Venezuelan Supreme Court: Deceased Opposition Politician Received “Appropriate” Medical Attention

Venezuela’s Supreme Court issued a statement Monday refuting allegations that a jailed opposition politician had died due to inadequate medical attention.

By Lucas Koerner

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Venezuela's Supreme Court
Venezuela's Supreme Court refuted claims that councilman Carlos Garcia died due to inadequate medical treatment. (Archive)
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Caracas, September 19, 2017 (venezuelanalysis.com) – Venezuela’s Supreme Court (TSJ) issued a statement Monday refuting allegations that a jailed opposition politician had died due to inadequate medical attention.

On Sunday, First Justice (PJ) party councilman Carlos Garcia, 43, died in hospital after suffering a stroke.

The opposition leader from Apure state was arrested in December 2016 on charges of theft, public incitement, and arson in relation to acts of looting in the town of Guasdualito.

Venezuela’s opposition has responded by blaming the death on the Maduro government, accusing it of denying Garcia medical treatment.

“Carlos Andres Garcia was my friend, we had been clamoring for him to receive medical attention for months,” National Assembly President and PJ leader Julio Borges declared via Twitter.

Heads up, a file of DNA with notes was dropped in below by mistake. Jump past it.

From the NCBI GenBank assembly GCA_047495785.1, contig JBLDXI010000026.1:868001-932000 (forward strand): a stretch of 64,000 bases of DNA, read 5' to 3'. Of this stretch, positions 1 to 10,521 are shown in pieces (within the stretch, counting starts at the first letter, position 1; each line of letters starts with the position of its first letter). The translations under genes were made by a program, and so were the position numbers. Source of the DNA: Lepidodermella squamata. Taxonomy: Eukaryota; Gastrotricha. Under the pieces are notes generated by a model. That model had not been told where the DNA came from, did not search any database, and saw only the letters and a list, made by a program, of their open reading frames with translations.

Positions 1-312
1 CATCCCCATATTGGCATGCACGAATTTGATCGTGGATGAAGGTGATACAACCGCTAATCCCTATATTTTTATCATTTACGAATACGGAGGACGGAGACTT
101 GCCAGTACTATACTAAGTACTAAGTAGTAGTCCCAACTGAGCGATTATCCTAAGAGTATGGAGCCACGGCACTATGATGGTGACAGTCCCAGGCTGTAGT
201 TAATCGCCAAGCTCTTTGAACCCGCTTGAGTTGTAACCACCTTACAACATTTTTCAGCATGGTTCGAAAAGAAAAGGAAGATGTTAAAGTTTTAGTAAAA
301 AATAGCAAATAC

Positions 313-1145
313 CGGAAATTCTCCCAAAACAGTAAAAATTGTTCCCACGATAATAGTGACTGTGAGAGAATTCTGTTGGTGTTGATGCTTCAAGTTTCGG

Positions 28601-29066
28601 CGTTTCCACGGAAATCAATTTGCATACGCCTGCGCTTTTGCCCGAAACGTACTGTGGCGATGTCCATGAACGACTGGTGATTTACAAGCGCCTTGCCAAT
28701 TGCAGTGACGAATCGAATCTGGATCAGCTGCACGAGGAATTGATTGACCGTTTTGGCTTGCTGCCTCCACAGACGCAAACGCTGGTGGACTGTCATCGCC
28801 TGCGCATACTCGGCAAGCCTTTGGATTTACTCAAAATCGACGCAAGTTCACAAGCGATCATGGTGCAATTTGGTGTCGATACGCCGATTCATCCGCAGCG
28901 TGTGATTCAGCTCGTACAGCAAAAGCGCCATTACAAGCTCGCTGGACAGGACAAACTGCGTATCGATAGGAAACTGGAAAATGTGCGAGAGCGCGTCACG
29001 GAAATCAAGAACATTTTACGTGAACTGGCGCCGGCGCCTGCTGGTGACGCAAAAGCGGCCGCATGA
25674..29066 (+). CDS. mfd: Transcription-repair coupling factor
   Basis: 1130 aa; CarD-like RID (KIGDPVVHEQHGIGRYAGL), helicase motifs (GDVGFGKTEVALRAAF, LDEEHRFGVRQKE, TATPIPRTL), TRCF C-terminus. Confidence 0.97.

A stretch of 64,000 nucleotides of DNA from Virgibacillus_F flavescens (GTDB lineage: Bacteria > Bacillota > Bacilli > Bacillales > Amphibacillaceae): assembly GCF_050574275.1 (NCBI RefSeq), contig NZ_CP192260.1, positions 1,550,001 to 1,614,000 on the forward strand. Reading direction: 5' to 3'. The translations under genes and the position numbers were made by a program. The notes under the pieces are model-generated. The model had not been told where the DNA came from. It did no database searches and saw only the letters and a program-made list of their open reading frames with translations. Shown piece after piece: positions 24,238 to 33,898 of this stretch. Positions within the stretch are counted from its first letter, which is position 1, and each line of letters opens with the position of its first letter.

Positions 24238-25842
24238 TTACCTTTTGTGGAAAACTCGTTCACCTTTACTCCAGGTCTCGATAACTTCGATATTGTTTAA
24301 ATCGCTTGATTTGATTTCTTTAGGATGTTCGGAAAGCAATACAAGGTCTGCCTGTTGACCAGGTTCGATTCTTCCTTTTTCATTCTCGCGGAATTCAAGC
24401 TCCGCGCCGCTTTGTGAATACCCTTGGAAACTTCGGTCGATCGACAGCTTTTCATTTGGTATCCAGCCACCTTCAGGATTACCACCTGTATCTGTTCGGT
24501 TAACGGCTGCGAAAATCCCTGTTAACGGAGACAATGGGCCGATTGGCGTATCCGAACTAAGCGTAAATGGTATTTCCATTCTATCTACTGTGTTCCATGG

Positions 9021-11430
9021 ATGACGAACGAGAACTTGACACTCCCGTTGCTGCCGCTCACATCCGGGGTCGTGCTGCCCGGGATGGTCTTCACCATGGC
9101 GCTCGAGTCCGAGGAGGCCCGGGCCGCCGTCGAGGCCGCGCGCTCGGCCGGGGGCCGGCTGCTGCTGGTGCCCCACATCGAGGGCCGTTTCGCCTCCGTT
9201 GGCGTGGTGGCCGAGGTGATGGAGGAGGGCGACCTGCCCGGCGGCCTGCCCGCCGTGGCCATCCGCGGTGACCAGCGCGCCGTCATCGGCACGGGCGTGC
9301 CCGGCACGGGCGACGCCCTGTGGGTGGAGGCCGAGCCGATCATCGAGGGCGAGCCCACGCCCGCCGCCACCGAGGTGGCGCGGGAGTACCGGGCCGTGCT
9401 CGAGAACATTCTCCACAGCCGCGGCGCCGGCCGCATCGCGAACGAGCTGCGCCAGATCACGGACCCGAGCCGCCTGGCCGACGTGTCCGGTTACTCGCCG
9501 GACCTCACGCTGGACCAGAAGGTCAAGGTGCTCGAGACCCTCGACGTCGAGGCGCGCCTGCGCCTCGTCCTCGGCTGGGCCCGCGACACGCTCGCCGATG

For its part, the First Justice party labeled the death a “murder”, alleging that authorities had refused a request for medical treatment in August.

However, in its statement the TSJ confirmed that on August 18 Garcia was hospitalized on the orders of the court after presenting signs of hypertension.

The top court likewise revealed that Garcia’s court records contain no indication that the politician at any point suffered a prior chronic illness during his time in custody.

According to the TSJ, Garcia may have suffered an “immune-deficient infectious disease”, though the exact cause of the stroke has yet to be confirmed.

In response to opposition allegations of mistreatment, the high court additionally placed a call to “the nation’s political leaders”, urging them to “abstain from giving irresponsible opinions with false information intended to cause alarm in the population”.

The National Constituent Assembly’s Truth Commission has vowed to review the case “in the interest of determining veracity and avoiding the manipulation of information”.